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Kim Voynar

By Kim Voynar Voynar@moviecitynews.com

Sundance 2015 Review: The Second Mother

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Directed by Anna Muylaert and written by Muylaert with the film’s star Regina Casé collaborating, The Second Mother examines Brazil’s complicated maze of class and social rules through the lens of Val (Casé), who works for the stylish and elegant “Dona Barbara” (Karine Teles) and Barbara’s meek husband Carlos (Lourenceo Mutarelli) caring for the couple’s son Fabinho (Michel Joelsas). Val is like a second mother to Fabinho, who’s now a teen on the verge of young manhood but still likes to snuggle with Val as he did when he was little; likewise Fabinho has become a second child to Val, a substitute for her own daughter, left behind 13 years ago with relatives so Val could support her by taking this job.

The arrival of Val’s willful, bright teenage daughter, Jessica (Camila Márdila) shifts the social power dynamic in the house, rattling the comfortable foundation of Val’s good-natured acceptance of her place within the structure of Brazilian society to its very core. Val is conventional, never questioning the seemingly endless, intricate rules that dictate place on the social ladder: Who can eat ice cream? Who can sleep in the guest room? Who can swim in the pool? Jessica, who’s come to Sao Paulo to study architecture, is bold, curious, and burns with intelligence, ambition, and a stubborn determination to refuse to accept being treated as a second-class citizen.

The intelligent, sometimes biting social commentary woven throughout the film is somewhat reminiscent of Lucretia Martel’s 2008 Cannes entry The Headless Woman, but where that film relied on ethereal cinematography and wove its social commentary enigmatically and almost abstractly, The Second Mother tackles similar issues of class division and human dignity primarily through humor and studies in contrast: Val’s unquestioning acceptance of the social construct versus her smart, modern daughter’s questioning of “the way things are.” The way Val nurtures and coddles Fabinho, while she scolds and harangues Jessica. The seeming meekness of Carlos, who reveals his own hidden streak of stubbornness by quietly asserting his place as head of the household, inviting Jessica – to Val and Barbara’s mutual horror – to sleep in the guest room, eat lunch at the family table, and eat Fabinho’s special chocolate ice cream with almonds.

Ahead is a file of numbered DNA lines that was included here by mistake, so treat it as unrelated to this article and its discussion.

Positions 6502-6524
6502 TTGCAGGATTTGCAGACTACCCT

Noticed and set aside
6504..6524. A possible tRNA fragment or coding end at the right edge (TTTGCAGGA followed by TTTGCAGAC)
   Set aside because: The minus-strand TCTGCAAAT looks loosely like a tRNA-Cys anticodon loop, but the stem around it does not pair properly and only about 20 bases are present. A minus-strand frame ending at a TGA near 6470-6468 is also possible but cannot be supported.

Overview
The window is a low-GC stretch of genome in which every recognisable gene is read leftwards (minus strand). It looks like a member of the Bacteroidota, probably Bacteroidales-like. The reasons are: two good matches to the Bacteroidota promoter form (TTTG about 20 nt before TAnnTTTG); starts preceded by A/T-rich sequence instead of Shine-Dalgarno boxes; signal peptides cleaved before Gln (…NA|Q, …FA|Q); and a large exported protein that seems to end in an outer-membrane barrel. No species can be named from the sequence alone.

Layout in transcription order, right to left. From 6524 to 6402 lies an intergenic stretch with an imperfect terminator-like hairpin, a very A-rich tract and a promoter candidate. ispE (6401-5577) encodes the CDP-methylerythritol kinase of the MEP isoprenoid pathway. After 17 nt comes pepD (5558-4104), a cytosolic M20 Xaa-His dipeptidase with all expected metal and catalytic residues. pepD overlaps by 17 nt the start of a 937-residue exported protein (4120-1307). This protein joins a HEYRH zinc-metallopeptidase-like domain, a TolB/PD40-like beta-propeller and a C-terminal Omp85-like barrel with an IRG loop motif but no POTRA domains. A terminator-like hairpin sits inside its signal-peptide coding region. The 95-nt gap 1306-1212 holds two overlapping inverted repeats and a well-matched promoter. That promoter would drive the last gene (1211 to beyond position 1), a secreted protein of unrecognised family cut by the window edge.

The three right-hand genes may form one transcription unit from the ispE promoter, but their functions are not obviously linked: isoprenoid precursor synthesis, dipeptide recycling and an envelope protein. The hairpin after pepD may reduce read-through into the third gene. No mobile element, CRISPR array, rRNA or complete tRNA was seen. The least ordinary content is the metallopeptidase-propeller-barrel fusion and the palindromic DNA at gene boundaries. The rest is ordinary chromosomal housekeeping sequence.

What makes The Second Mother particularly compelling is that the Muylaert doesn’t particularly judge or take sides with her characters, even as she criticizes the social construct within which she places them. We may see Barbara as insensitive and solipsistic, or Val as blissfully naive, but the excellent script and wonderfully nuanced performances reveal Val and Barbara not as a mere props to agitate for or against, but as a relatable women. As the film progresses we see both the fragility and fierceness of motherhood through both Barbara’s confident career woman and Val’s stalwart servant.

Strip away social ladders and money, and the societal constructs that divide these two mothers whose lives have become entwined through the son they “share” quietly slip away like the vapor that such things truly are; we come to see these women not as employer and employee, served and servant, but simply as two women who love their children and struggle with the sacrifices they make to support them. It’s the social system that creates the class divide that Muylaert critiques through her storytelling, not these two women who are merely acting out the roles in which society has cast them. The Second Mother tackles what could be a dour subject matter with humor and grace rather than melodramatics or agitprop. Societal constructs may not change easily, but it’s ultimately up to each person to decide how – or whether – to live constrained by such things.

One Response to “Sundance 2015 Review: The Second Mother”

  1. MFSladek says:

    Anna Muylaert is the Jane Austen of the 21st century! I almost didn’t see this film because all the reviewers made it sound like class warfare. It is not, it is a brilliant comedy of manners. It finally arrived in Washington, DC in October 2015. This review is right on!

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“I never accepted the term contrarian. I think that’s offensive, frankly. And my response to that is: if I’m a contrarian, what are other reviewers? What I strive to do is be a good critic, not somebody who simply accepts the product put in front of me. I guess it scares people to think that they don’t have any originality; that they don’t have the capacity to think for themselves.

“There’s a line a lot of reviewers use that I don’t like at all. They say ‘accept the film on its own terms.’ What that really means is, ‘accept the film as it is advertised.’ That’s got nothing to do with criticism. Nothing to do with having a response as a film watcher. A thinking person has to analyze what’s on screen, not simply rubber-stamp it or kowtow to marketing.”m

“To me, everything does have a political component and I think it’s an interesting way to look at art. It’s one way that makes film reviewing, I think, a politically relevant form of journalism. We do live in a political world, and we bring our political sense to the movies with us – unless you’re the kind of person who goes to the movies and shuts off the outside world. I’m not that kind of person.”
~ Armond White to Luke Buckmaster

“One of comedy’s defining pathologies, alongside literal pathologies like narcissism and self-loathing, is its swaggering certainty that it is part of the political vanguard, while upholding one of the most rigidly patriarchal hierarchies of any art form.”
~ Lindy West